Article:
• David Moore

Lessons on being unique


Last week I was cleaning my bathroom and skanking to the sounds of Madness. My height necessitates a bit of jumping when doing housework and yes I am an 80s ska child.

For some reason they’ve covered “Lola” (L-O-L-A Lola) on one of their more recent albums.

Everyone seems to have covered this song.

It got me wondering. Sure, it is a cute song. But probably a bit like The Crying Game - best appreciated when you’re not aware of the ending.

I asked myself why does everybody cover this song? Are they out of ideas? Is it still a better idea than any they’ve had recently (despite everybody already knowing the key twist), does it just sound good, what?

It struck a chord with me and business. While there isn’t much new under the sun, why do so many people in business worry about what everyone else is doing?

It got me thinking about what I’ve heard and learnt over the years.

There seem to be several main ideas around keeping an eye on what your competition does.

There’s the “you have to know what your competition are up to” theory which, quite frankly, to me sounds like too much hard work on someone else’s business. There’s a lot of competition out there. Just how close an eye am I to keep on them? You know what is wrong with your business.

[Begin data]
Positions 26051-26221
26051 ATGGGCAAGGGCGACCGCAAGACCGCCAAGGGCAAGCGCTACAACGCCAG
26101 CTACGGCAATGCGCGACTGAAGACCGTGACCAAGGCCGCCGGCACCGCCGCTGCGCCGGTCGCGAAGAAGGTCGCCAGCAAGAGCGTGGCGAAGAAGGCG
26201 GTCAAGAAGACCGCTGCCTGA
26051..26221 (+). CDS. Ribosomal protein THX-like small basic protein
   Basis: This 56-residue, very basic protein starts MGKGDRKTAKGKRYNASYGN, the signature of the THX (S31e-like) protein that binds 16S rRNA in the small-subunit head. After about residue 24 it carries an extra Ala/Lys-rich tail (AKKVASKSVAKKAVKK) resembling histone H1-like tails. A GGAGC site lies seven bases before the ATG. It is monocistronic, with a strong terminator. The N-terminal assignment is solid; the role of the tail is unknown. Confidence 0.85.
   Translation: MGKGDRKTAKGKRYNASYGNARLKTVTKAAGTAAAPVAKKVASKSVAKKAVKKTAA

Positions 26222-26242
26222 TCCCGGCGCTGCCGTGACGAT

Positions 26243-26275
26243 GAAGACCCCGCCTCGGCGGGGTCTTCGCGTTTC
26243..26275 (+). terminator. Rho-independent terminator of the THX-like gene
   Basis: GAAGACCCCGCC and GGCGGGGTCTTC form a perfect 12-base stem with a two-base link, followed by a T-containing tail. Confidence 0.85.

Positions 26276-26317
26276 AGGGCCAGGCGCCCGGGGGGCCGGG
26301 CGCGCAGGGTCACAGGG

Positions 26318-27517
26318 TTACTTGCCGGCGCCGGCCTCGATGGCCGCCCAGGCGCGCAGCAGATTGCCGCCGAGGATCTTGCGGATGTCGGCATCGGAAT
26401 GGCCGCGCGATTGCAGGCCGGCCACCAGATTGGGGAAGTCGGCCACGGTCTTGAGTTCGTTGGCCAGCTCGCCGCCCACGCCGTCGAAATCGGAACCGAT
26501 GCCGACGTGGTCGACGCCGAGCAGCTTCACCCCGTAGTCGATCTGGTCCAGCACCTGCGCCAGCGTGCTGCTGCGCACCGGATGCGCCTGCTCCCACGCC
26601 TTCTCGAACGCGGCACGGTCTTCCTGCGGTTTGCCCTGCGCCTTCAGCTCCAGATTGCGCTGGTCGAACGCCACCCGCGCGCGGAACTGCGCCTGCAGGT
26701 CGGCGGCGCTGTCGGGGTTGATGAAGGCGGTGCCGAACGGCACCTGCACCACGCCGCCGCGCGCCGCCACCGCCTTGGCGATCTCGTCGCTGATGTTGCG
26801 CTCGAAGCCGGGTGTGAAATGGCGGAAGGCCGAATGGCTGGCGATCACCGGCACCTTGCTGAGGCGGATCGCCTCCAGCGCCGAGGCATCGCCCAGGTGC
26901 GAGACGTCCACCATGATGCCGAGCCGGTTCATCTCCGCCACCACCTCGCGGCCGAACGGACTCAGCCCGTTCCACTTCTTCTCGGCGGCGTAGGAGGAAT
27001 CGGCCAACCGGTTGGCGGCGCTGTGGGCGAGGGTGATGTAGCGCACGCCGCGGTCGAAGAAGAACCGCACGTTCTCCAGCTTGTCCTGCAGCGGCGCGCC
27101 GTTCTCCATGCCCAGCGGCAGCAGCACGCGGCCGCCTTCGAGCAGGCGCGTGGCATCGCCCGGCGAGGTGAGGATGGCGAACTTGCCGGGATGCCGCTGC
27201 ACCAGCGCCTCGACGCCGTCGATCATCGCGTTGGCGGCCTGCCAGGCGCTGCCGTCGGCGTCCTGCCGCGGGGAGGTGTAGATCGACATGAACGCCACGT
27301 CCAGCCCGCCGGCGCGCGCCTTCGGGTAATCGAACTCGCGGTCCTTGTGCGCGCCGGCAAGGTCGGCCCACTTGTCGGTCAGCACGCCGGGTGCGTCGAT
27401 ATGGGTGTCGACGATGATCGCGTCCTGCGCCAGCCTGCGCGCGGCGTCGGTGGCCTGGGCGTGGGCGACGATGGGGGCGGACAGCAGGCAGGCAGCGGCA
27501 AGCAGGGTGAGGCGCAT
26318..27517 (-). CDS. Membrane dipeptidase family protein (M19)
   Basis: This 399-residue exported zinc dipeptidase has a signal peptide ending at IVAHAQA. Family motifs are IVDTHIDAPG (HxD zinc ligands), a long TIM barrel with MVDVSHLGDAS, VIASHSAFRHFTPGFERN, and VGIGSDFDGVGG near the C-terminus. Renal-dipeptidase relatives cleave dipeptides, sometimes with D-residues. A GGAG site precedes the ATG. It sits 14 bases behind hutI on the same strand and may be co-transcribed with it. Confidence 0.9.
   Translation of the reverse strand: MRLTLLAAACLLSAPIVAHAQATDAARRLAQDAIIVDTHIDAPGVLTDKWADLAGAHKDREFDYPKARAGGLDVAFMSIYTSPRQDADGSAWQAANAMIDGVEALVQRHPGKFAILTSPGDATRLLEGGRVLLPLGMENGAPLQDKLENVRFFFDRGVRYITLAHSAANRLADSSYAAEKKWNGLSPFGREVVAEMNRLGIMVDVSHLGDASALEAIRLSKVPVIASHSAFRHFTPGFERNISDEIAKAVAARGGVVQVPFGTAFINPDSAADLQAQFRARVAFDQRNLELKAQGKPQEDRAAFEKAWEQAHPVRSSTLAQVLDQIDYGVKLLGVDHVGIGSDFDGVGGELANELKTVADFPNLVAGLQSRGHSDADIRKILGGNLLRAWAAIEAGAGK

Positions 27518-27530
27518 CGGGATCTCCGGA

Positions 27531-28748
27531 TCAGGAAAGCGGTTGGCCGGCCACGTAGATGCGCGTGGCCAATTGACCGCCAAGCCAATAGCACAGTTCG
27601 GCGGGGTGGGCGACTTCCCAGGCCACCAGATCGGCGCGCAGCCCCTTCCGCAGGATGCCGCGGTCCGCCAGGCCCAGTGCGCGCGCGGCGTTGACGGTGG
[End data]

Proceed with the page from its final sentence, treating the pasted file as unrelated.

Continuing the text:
A little more inward focus and time spent fixing those things may be a better idea.

There’s the “identify what your competition do well/bad and then copy/avoid that” theory. That one sounds quite boring but it can certainly give your new business a kick-start. I remember watching Dick Smith on television many years ago. He was asked how he’d set up a new business. The reporter was surprised to hear him say “I’d find one I like and set up the same thing next door”.

When asked why he said “because all my customers are already there and I just have to be better than the other guy” or words to that effect. It was a long time ago for my memory to be word perfect but the theory stuck with me.

And then there’s my favourite theory “don’t give a damn about what your competition are up to”.

Be it good or bad why would you want to do the same thing as your competition? How does that differentiate you from them? It doesn’t that’s how!

“Niche” is supposedly where “it” is at.

When it comes to being unique this makes sense. Besides, having the competitions’ mode of operation floating around in your head means that, like it or not, you’ll unknowingly start heading down the same path as them.

Besides, I don’t believe in competition. There’s plenty out there for everyone so why fight over scraps?

I’ve found being unique easiest when I’ve not been thinking too hard about it. When I am just being me and running my business my way, going with my gut and being playful.

Often that isn’t as easy as it sounds. Sure I have to obey some rules and if I am smart avoid some traps with judicious research, but on the whole I’ve found NOT “doing what everyone else does” much more satisfying.

I think I’ll start a band! No, everybody does that.

David


#business

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